Regarding your last question… it is kind of right. I am not a big fan of this approach though, as it requires a reload of the library and modules every time you make a change, which makes writing code a bit more tedious. For End to End testing you could use something similar to AutoHotKey. Very low tech approach but when requiring to simulate user interaction, it does make sense.

Thanks for the replies. Both of you.

Concerning Unit Tests, I think I can eventually get some decent code coverage.
I think that one of the best options for me now might be to boy scout myself through my code. Any time I work on a script for whatever reason, I could move generic functionality to my library extension and write some unit tests for those. As time goes on I’d have myself a decent chunk of testable code.

I’ve also thought about doing integration tests using the pyrevit cli.
My first idea would be to create some testfiles in revit. I reckon making a testfile for each discipline would be a minimum since a lot of my functionality also revolves around the various kinds of templates we have in our company. I could then do a whole bunch of tests on these test.rvt files. It might take some time but they could run overnight ofcourse. I might be willing to try that. At the very least I could try that for any new kind of script I’m building.

As for the end-to-end testing.
I’m willing to look into the auto-hotkey approach, but I’m a bit worried that it wouldn’t be able to respond to any kind of errors popping up… then again I could check the logs instead of the pyRevit output window.

I’ve also found an Autodesk lecture somewhere about the ‘Revit Testing Framework’ which would allow you to test your code without the need of an active revit session. The joke in the lecture was that though the audience acknowledged that they did some form of test-driven development, nobody knew about this framework autodesk provides.t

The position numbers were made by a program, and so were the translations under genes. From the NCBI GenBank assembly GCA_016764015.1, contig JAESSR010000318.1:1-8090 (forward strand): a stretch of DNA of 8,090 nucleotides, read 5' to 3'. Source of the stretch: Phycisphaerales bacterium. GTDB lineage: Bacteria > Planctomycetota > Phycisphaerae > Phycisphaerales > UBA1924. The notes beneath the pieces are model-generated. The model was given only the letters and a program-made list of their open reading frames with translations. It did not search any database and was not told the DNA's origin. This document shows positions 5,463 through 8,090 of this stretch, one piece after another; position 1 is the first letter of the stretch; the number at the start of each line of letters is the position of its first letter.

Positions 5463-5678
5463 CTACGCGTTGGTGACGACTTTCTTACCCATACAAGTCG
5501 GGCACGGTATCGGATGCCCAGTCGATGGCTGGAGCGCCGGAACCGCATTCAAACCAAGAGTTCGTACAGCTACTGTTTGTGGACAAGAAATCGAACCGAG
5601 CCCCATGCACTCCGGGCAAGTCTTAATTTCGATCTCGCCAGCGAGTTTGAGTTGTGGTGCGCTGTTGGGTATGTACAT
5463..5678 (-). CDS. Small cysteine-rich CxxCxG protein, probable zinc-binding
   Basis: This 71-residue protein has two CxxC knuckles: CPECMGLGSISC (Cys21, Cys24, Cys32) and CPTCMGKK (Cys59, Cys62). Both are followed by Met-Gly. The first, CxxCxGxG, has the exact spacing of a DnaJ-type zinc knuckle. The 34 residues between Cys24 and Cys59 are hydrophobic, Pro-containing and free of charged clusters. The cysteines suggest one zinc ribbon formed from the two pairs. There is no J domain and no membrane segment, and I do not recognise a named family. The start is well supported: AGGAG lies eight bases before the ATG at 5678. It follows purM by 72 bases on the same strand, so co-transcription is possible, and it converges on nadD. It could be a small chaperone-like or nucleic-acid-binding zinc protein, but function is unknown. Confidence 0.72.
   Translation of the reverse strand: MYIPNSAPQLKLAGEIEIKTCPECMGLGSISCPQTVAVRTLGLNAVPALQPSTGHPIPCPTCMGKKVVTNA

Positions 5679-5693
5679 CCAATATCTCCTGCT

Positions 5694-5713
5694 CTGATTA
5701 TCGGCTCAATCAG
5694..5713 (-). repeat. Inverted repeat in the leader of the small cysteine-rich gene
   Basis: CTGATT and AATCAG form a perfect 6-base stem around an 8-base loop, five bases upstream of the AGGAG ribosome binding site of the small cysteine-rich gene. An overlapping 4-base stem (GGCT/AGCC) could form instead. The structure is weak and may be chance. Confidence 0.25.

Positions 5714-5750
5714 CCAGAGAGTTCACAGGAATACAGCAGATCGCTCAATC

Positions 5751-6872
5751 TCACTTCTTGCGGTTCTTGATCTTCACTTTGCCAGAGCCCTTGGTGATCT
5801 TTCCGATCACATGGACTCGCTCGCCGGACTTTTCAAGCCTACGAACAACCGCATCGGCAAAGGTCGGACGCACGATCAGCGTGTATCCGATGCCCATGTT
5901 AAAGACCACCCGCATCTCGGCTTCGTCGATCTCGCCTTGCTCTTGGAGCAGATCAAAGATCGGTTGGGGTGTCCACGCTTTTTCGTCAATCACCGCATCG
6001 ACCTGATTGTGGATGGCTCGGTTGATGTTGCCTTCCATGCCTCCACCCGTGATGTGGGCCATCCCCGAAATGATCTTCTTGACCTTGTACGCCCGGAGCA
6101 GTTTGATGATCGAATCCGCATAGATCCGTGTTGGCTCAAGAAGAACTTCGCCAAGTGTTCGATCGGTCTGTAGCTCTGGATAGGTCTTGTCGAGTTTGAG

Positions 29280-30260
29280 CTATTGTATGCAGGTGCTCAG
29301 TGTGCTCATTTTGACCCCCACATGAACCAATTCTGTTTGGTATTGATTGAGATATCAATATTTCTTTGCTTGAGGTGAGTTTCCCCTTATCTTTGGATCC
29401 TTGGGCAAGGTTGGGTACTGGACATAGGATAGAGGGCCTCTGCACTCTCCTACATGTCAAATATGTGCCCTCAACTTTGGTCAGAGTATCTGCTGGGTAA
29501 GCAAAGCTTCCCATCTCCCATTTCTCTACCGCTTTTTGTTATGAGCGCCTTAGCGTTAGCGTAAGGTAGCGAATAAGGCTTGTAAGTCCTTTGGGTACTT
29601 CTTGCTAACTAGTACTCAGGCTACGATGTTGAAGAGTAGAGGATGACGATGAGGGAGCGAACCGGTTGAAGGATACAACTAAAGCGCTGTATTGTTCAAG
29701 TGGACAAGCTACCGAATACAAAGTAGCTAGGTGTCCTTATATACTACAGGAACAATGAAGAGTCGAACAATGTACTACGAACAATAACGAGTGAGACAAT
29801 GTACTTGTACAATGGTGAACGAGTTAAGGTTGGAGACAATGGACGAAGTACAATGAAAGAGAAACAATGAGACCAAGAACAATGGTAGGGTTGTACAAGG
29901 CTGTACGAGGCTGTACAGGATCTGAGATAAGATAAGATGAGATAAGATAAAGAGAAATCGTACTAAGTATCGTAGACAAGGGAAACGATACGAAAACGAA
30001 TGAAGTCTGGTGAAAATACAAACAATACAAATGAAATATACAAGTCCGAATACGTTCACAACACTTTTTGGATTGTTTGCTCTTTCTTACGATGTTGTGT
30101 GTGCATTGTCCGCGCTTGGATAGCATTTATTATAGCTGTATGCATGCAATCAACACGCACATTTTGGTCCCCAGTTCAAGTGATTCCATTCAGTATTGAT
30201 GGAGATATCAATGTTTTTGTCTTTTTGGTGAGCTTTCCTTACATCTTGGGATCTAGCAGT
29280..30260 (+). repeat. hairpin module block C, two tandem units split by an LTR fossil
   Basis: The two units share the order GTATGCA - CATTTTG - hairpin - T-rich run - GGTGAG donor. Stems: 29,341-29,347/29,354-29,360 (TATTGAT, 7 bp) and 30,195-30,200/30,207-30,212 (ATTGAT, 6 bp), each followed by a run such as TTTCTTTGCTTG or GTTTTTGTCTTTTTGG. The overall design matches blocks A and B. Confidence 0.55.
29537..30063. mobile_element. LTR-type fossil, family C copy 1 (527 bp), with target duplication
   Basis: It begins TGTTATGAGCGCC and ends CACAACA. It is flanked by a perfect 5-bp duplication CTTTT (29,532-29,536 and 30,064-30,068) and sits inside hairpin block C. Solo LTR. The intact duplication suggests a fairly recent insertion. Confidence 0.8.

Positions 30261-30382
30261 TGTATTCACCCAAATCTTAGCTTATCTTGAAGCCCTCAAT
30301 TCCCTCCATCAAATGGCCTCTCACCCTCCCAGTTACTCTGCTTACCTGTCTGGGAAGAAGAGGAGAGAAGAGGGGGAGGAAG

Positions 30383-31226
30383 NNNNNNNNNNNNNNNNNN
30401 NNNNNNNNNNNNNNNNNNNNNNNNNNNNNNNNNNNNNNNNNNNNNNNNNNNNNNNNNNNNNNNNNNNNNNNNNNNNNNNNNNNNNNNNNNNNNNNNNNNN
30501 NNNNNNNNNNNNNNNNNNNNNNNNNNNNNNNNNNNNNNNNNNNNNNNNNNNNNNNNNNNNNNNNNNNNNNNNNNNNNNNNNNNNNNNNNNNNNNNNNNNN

From what I’ve gathered (from a glance) it seems to be a nuget package that allows you to run tests on your addin dll. Though pyrevit runs python scripts through an interpreter, if I understand correctly pyrevit DOES provide a dll as some sort of middleman layer between python and revit right? Would there be any benefit in exploring this?

There are other tools that do a better job at UI automation for testing; After a quick search I found this article that compares 3 open source tools to do automation testing for windows apps, one of which is developed by microsoft (WinAppDriver). Pick your poison and let us know! :wink:

A google search returned me this repository of the Dynamo folks; I found it before but never tried myself!
It is composed of a CLI and GUI app, they released it as a nuget package but it doesn’t need visual studio to run.
Unfortunately the latest release is dated 2018, and they halted the development with revit 2020, so you need to update the references and compile the tool yourself!

I forgot to mention two things:

  1. The unittests module and its runner
  2. If you look at the implementation of the preflight checks tool, it resembles a unit testing: a main script calling and running a script or a set of scritps